6-10 masks ship in USPS Flat Rate small box 8.80$

    25+ masks ship in USPS medium box 15.$

    If you live outside the United States, contact us for a shipping estimate.

    We (Flat Retreat and I) are asking for additional donations to ensure Essential Workers, including mental health care workers, produce delivery, postal workers, grocery store employees and park workers, get masks free of charge.

    I ship masks from this post office twice a week. Each time I drop of masks to be shipped to individuals, I drop masks into the mail slot! I hope the postal workers can use them.

    I have put together an Amazon wishlist of supplies. Some of these supplies will help replenish my personal stash, others will help me offer new and improved designs with cinch toggles and nose bridge strips. And, well, I put two items in there because I really wouldn’t mind having them. A person can dream. 🙂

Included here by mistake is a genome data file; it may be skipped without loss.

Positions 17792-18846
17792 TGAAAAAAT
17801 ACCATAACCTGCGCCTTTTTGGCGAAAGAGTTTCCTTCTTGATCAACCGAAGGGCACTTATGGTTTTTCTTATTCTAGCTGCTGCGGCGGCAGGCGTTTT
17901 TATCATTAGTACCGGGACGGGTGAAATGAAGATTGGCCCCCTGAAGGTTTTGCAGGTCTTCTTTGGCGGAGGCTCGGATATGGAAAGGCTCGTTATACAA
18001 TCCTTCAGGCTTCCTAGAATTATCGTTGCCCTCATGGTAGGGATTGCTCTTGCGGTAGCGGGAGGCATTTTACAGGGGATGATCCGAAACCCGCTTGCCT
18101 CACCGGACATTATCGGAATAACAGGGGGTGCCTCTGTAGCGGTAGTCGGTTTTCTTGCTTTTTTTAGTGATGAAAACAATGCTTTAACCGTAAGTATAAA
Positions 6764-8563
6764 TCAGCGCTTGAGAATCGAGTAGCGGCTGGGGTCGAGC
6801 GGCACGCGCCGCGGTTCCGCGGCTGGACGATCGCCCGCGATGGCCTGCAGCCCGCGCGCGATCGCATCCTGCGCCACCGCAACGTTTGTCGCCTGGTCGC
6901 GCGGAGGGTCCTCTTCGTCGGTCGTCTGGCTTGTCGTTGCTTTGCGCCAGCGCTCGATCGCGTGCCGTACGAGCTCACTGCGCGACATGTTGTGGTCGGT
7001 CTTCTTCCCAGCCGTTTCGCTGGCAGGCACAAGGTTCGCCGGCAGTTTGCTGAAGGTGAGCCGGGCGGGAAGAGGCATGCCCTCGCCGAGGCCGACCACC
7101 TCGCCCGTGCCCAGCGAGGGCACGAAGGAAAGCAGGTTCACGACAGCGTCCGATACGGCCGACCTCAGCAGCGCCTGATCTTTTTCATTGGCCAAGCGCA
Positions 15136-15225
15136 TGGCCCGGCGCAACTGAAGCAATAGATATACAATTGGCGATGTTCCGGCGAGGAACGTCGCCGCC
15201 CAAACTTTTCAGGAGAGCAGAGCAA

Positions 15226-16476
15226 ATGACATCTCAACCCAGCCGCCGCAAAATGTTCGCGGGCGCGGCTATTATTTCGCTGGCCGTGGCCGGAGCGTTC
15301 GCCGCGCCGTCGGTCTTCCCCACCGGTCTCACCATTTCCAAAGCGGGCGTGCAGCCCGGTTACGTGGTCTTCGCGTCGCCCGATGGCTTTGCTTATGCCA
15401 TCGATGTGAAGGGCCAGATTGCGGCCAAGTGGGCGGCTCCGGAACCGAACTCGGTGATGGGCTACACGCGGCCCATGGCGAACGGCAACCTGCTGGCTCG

I am extremely grateful to Leslie Tucker Jenison, who donated fabrics from Urban Garden by RJR Fabrics for this effort. And, I also give thanks to Lyric Kinard who donated some great thread and more fabric to the cause. And to Jeannette, I have more Snoopy and John Deere to sew! That has been fun to blow through! Thank you. I am glad beyond measure, to use as much of my own stash as possible! I love being able to trim my stash back, but it is great to receive donated cloth too.

    Please, if you have yardage you would like to donate, please contact me.